We have four players who had significant playing time in 2015 (still combining JJ and PB). Each of them, across the entire season, were below average. So, what do we do?

I think the first solution is to drop Jay and Bourjos from the roster. Roll with an outfield of Holliday, Grichuk, Heyward (please), Piscotty, and Pham. Even if Holliday is in real decline, that just means Piscotty or Pham get more PA.

Next, drop Yadi in the lineup and bring up Mike Ohlman. You know how for the past five years everyone has said, “Man, Yadi could hit .000 and he would still be one of the best players on the team?” Well, now it’s time to put that to the test. Maybe I’m overreacting, but he did not look good at the plate this year. Molina should hit in the 8th spot while still getting the bulk of the starts, with Ohlman hopefully providing some pop when he starts.

Kolten Wong is the hardest one to deal with. Despite his problems at the plate, he still put up 2.3 WAR. His combination of speed, often fantastic defense, and power make him able to contribute in several ways, but 2015 wasn’t the total breakout we were all hoping for. I think the Cardinals should find a legitimate middle infielder, be it a touted prospect from another team or one of the FA everyone else has mentioned. The Cardinals need another option behind Wong and Peralta, should either of them fall off the cliff.

Unless Mozeliak can somehow swing a crazy deal for someone like Joey Votto, I just don’t think there are many big moves the Cardinals can make this offseason to help the offense(besides signing Jason Heyward.) If Mozeliak can sign Heyward, cut Jay and Bourjos, convince Matheny should  drop Molina in the lineup, call up Mike Ohlman, and sign someone to backup Wong and Peralta I’ll be happy.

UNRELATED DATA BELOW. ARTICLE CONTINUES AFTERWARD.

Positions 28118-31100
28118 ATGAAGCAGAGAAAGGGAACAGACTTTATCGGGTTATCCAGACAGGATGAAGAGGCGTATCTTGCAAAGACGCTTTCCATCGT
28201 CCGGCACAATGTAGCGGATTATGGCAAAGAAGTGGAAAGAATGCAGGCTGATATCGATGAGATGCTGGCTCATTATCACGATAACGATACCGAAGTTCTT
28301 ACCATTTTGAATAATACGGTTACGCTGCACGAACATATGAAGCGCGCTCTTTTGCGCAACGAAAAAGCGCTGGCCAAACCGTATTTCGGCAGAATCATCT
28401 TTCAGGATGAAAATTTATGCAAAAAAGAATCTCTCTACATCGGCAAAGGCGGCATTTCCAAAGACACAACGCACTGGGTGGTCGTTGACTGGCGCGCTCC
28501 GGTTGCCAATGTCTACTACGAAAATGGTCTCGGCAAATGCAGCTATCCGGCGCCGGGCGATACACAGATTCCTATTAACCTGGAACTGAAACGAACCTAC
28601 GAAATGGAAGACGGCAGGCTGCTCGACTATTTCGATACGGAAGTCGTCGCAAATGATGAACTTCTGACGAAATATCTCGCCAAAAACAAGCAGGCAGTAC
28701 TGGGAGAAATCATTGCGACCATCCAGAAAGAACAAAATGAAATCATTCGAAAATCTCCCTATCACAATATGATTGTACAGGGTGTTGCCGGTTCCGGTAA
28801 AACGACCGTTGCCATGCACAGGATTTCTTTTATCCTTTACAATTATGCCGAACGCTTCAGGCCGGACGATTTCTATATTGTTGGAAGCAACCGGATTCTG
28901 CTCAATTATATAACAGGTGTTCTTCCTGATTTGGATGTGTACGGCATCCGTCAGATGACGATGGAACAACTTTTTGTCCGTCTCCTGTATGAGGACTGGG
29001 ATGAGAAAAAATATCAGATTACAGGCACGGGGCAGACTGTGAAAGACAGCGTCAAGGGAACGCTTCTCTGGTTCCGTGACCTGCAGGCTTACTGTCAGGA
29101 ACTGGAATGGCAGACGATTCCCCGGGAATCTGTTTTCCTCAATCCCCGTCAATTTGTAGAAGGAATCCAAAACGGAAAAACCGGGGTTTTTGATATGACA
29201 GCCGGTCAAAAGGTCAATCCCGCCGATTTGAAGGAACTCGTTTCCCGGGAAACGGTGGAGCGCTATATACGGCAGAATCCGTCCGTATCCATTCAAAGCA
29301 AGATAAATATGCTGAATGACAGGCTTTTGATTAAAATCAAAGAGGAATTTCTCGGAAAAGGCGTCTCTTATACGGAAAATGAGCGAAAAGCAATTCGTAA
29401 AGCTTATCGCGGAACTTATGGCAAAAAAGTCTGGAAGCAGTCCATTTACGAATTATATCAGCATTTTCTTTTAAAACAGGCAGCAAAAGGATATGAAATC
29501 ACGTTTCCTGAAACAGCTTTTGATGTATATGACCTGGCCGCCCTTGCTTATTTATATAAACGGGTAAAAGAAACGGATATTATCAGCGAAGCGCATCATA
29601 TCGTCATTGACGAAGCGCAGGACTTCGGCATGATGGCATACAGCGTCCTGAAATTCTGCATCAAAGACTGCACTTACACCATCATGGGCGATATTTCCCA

P.S. I left first base out of this because we all know already how bad it was last year. I’m just putting Piscotty there if Adams can’t come back healthy in the Spring.


I know the Mabry situation is a hot topic and it is an easy crutch to put this offense on. Yes, the offense struggled at times and there were some sluggish performances in the second half. However, I don’t necessarily think that this was a Mabry problem as much of a problem with being in the division they were in. The team saw seven to eight game leads which are normally quite comfortable leads shrink many times this season. So, Matheny was at times forced to play guys like Carpenter, Peralta and Wong a bit too much. I look at the individual performances and the way things developed towards the end and think that all of this Mabryism stuff that we were told early last season, is overrated. Carpenter finished with 28 HR, Wong had a strong first half in the power department, Peralta had 18, Piscotty had 7 in a limited number of at bats, Pham had 5 in limited at bats, Grichuk had 17 in just over 320 AB. These are all better numbers than we had last season, when Peralta was the leader in the HR category.